What I'm Playing: Fallout: New Vegas (New California Mod)

Matthew Neville reinvigorates an old favourite, taking a look at a mod for Obsidian's Fallout: New Vegas- Can it live up to the hype of the original game?

Matthew Neville
19th November 2018
Image Credit: IGDB

So I haven't had the opportunity to check out Fallout 76, Bethesda's new multiplayer extravaganza, but from what I've heard the open beta hasn’t exactly gone off without a hitch. It’s a sad state of affairs, though truthfully I feel the game was doomed from the minute it was announced it was an online, multiplayer experience.

Thankfully if you're still itching to get back in Fallout’s glorious hellworld the good folks at Radian-Helix Media have you covered with Fallout: New California.

New California is a conversion mod for Fallout: New Vegas that seeks to bridge the narrative gap between Fallout 2 and the aforementioned New Vegas. As with so many Fallout games, the mod opens in a vault, specifically vault eighteen whereupon the player is given two potential paths for their character to take.

Players may choose the path of the warrior for the sporty jock types or the path of the scientist for those of us whose hobbies include pretending to be clever and feeling sad. Being the emasculated soyboy I am, I naturally picked the scientist path. From there comes one of two prologues after which things invariably go to shit and you’re thrown into a world full of factions vying for control.

Being the emasculated soyboy I am, I naturally picked the scientist path.

The effort the creators put into New California is obvious right from the start. Though a bit barren, the world design is worthy of a full game, with a wide variety of diverse and finely crafted environments. The writing is (for the most part) engaging and even funny (I particularly enjoyed making my character scream “SHOW ME YOUR WAR FACE” at the weird incel kid in the prologue) and the voice acting, whilst not quite on the same level as the main games is still very professional.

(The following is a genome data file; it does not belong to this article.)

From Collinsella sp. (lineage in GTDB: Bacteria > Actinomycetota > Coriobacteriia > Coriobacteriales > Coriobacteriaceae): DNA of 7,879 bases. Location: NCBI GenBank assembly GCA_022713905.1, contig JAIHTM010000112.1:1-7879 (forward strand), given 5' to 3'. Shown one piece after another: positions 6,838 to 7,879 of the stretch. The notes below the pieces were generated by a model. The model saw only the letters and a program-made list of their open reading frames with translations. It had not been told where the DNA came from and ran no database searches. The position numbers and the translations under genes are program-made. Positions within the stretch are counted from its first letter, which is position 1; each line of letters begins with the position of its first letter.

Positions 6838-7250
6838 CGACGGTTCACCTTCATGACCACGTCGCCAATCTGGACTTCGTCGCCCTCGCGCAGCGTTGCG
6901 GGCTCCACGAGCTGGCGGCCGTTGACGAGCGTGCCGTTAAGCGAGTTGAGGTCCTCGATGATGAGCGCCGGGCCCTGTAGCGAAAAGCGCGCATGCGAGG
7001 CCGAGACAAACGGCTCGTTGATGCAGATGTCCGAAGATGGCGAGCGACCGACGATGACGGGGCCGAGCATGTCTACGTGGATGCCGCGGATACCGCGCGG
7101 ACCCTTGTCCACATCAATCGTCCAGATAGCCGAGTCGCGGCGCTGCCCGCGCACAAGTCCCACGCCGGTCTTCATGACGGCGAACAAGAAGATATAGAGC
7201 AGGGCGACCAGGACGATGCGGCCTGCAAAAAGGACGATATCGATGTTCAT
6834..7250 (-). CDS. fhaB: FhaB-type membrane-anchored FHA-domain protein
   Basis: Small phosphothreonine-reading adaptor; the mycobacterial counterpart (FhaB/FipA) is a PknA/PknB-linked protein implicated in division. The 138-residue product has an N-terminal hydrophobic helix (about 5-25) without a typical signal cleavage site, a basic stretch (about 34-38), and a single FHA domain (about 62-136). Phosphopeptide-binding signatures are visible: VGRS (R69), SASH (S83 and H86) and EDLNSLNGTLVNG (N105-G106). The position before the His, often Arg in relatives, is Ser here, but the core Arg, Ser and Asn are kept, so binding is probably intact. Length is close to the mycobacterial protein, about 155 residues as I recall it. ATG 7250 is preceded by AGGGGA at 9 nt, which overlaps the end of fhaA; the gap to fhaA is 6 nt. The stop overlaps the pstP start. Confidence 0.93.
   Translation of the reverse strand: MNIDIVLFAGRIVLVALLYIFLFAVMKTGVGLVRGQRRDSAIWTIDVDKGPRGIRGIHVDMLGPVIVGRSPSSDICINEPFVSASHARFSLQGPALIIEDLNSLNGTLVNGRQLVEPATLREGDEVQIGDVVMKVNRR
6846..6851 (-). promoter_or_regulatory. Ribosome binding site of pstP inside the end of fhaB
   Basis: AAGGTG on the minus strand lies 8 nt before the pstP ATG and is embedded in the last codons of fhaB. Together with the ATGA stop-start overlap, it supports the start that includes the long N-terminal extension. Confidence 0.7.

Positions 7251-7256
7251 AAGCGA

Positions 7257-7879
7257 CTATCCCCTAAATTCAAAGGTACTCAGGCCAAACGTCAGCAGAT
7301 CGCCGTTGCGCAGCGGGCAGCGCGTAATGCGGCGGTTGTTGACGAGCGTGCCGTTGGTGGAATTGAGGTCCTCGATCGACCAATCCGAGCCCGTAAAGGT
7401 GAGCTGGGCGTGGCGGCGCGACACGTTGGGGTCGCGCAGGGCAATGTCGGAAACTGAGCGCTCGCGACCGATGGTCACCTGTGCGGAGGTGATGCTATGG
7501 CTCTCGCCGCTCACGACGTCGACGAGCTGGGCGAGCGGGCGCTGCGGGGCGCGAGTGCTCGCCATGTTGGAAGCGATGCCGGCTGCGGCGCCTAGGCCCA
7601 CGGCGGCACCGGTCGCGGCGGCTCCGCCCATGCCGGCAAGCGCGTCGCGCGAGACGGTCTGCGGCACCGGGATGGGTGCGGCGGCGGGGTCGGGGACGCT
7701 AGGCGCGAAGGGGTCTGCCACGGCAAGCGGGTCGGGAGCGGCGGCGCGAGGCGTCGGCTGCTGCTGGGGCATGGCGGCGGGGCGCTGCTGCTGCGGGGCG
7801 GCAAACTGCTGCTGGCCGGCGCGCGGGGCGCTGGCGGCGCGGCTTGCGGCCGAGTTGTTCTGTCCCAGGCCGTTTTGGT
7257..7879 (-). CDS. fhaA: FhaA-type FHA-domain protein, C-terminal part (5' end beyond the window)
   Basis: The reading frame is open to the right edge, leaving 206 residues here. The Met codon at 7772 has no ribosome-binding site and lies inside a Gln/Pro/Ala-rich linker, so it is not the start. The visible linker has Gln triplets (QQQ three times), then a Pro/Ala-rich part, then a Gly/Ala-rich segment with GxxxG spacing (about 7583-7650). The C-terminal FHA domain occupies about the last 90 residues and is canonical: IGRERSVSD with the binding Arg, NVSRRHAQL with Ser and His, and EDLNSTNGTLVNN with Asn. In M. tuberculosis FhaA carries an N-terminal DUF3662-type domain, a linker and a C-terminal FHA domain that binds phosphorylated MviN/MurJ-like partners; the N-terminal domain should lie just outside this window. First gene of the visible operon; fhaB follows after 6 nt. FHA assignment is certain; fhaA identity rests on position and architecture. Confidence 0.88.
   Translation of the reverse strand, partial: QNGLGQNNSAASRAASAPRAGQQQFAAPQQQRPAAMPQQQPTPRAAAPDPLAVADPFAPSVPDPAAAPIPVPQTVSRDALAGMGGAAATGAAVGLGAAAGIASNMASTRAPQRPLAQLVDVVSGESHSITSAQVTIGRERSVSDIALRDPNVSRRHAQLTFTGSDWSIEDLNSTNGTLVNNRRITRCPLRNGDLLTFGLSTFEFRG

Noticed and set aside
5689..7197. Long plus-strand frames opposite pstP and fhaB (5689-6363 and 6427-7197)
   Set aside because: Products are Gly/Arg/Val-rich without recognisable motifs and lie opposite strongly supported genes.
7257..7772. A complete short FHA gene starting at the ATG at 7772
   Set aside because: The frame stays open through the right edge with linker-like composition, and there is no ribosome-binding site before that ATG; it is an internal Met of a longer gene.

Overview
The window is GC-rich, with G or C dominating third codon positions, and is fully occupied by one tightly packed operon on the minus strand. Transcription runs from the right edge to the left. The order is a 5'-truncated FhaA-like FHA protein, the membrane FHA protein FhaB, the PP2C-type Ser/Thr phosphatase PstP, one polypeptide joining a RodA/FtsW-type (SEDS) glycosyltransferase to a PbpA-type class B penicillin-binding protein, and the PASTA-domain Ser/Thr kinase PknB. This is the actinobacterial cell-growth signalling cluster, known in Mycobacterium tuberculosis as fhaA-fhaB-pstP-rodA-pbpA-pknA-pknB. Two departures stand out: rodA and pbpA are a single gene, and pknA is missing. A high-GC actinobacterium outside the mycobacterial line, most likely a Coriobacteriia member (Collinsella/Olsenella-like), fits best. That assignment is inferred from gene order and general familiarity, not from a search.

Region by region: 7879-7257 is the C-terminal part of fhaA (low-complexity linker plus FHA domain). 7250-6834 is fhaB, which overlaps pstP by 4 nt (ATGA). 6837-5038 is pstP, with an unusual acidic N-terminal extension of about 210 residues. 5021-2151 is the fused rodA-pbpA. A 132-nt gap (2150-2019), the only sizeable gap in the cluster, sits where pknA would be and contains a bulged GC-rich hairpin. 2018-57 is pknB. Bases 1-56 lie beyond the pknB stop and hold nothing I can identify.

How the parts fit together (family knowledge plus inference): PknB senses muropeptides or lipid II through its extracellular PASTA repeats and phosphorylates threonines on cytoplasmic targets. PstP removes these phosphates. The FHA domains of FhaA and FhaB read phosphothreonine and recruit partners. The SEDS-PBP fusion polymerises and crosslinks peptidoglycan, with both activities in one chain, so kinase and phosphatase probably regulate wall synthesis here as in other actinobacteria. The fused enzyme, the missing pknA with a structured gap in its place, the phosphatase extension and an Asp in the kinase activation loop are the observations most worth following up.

Unfortunately New California is far from perfect. Being a mod (and a mod for New Vegas for that matter) the installation process isn’t exactly graceful and there are a number of technical imperfections like framerate slowdowns and infuriating crashes to contend with.

I also take issue with Kira Mann, one of the main characters and potential player companion. As one of the singular most venomous and dislikeable characters in any medium I’ve ever come across, Mann is the vehicle for one of the worst depictions of an autistic character I’ve seen. Also without wishing to give anything away, the way the mod tries to reconcile the main character's backstory with the other games through its endings is pretty weak.

The voice acting, whilst not quite on the same level as the main games is still very professional.

Still for all these problems I think New California is worthy of discussion. It’s not that it’s an expertly crafted fan project (which, flaws aside, it most certainly is), but moreover, I think New California stands as testament to the power of modding. Video games are unique amongst artistic mediums in that they are inherently interactive, but modding takes that one step further.

By allowing the creation of new forms of art within a video game itself, the meaning of a game can be subverted, enhanced or, as with New California, be something new altogether. New California is flawed, glitchy and doesn’t come close in quality to the main games. But it’s still very much worth a look, if only for curiosity’s sake.

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